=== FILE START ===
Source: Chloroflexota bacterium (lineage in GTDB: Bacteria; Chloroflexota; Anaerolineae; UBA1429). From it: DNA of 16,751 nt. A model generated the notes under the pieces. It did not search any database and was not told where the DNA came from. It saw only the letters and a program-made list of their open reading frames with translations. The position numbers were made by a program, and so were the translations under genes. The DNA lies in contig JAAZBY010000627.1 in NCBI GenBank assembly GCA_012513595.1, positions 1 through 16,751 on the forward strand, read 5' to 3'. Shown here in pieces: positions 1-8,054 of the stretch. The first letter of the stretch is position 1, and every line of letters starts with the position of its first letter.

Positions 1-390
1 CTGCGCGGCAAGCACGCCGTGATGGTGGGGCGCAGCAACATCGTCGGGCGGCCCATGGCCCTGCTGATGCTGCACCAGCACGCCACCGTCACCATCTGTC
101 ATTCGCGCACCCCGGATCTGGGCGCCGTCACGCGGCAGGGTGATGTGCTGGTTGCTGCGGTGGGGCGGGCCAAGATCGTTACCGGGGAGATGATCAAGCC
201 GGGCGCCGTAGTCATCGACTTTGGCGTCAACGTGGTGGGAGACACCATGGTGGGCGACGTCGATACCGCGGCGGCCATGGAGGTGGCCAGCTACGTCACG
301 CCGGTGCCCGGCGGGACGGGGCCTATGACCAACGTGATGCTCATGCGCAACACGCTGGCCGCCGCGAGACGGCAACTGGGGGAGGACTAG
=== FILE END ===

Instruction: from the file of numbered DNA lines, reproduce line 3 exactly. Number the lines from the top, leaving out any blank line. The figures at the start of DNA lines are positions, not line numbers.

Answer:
1 CTGCGCGGCAAGCACGCCGTGATGGTGGGGCGCAGCAACATCGTCGGGCGGCCCATGGCCCTGCTGATGCTGCACCAGCACGCCACCGTCACCATCTGTC